Are “Progressive” Adventists Deluded?
by Charles Scriven | 9 June 2022 |
This study guide is to help you prepare for our Adventist Today Sabbath Seminar at 1:30 Eastern time on Sabbath. Click here for link and password.
Let’s allow first that the word “progressive” is both a problem and a solution. In media culture the word is synonymous with the leftward stream of American politics, and in the best thinking—including that, say, of Desmond Tutu—Christian independence from particular political parties remains important. Connection with particular policy perspectives may, on the other hand, reflect basic Christian conviction, and so be necessary: Tutu’s anti-apartheid perspective is an example; Adventist pioneer support for abolition is another.
But when we acknowledge the New Testament doctrine of the Holy Spirit, “progressive” seems quite to the point. The Spirit’s testimony to and for Jesus is meant precisely to inspire and correct: being finite, we human beings may be unable or unwilling to see more deeply and to change our minds. In his farewell discourse with the disciples, Jesus (John 16:12-15) squarely addressed this: Just do be ready to see more deeply! Though it may be hard, just do be ready to change your minds!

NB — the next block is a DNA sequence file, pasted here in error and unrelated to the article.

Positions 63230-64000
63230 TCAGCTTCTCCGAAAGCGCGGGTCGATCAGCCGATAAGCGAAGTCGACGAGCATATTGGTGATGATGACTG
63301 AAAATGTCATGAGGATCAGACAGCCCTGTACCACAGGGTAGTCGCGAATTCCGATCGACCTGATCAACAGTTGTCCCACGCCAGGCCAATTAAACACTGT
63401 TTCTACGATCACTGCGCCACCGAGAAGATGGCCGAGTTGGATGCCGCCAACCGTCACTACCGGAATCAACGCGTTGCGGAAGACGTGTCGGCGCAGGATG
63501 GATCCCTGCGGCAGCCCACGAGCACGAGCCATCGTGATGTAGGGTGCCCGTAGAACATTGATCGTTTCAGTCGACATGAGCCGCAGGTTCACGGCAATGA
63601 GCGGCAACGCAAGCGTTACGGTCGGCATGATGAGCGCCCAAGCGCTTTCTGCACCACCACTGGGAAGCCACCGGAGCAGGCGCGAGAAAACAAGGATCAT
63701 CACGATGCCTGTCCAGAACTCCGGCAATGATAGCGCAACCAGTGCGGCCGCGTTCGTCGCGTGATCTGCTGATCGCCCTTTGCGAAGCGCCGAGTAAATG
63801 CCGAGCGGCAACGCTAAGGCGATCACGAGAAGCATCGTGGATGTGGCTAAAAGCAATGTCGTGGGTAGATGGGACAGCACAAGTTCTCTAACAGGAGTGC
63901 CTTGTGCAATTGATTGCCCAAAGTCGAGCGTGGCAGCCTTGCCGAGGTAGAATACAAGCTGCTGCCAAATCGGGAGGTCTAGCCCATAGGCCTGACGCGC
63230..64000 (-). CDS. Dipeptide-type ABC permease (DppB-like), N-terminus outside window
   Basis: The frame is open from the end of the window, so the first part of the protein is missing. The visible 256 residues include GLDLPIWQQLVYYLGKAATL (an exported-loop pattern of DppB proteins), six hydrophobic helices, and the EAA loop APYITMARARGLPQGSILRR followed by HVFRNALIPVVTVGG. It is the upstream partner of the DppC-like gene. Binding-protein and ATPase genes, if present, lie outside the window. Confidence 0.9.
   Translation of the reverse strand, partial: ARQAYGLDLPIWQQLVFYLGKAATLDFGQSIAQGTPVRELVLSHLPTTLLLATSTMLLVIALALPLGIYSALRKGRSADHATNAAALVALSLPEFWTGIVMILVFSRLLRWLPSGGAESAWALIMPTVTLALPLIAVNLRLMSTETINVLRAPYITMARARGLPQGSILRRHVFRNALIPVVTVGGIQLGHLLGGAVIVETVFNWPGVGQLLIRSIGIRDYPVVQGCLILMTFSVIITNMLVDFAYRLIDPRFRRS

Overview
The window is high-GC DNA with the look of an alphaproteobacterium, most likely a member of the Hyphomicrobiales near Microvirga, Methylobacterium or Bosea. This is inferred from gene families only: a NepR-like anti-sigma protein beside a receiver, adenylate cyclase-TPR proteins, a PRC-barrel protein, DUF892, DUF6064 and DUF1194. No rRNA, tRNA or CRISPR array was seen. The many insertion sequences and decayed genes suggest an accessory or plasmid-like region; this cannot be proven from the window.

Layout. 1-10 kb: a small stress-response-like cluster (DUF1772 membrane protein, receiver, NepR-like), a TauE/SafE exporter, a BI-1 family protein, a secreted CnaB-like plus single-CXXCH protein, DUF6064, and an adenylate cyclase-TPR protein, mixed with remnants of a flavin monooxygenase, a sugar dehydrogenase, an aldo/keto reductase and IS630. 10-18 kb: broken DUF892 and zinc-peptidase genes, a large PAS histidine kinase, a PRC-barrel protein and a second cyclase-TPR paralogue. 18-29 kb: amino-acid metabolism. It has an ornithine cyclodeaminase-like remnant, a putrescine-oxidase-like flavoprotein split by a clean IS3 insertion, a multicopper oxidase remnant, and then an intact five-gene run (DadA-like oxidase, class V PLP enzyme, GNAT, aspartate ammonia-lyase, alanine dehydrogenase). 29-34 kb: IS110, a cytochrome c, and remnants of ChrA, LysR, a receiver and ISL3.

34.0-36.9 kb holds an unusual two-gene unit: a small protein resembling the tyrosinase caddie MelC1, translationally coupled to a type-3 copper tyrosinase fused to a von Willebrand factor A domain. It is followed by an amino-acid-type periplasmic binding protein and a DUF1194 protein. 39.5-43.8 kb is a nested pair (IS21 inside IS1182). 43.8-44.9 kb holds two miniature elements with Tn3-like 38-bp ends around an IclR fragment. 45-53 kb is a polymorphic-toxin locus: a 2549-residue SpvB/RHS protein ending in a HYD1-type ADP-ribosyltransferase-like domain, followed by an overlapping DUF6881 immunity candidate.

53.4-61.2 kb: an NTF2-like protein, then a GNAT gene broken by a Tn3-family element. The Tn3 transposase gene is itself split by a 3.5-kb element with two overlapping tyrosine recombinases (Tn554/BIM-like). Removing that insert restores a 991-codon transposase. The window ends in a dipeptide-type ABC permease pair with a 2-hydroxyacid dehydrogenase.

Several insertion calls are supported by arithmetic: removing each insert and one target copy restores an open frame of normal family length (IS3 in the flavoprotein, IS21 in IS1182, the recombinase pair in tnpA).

So in the church’s older strongholds—North America, Europe, Australia and New Zealand—where are we? A critical mass of members—though far less, no doubt, than a majority—has growing doubts about what they’ve been taught. These Adventists know or suspect that leadership insistence on all parts of all 28 Adventist “fundamental” beliefs is wrong, even delusional. Some beliefs that qualify for this description: (effectively) infallibilist views of both Ellen White and Scripture; creationist literalism; escapist / determinist readings of eschatology; claims to exclusive possession of the truth.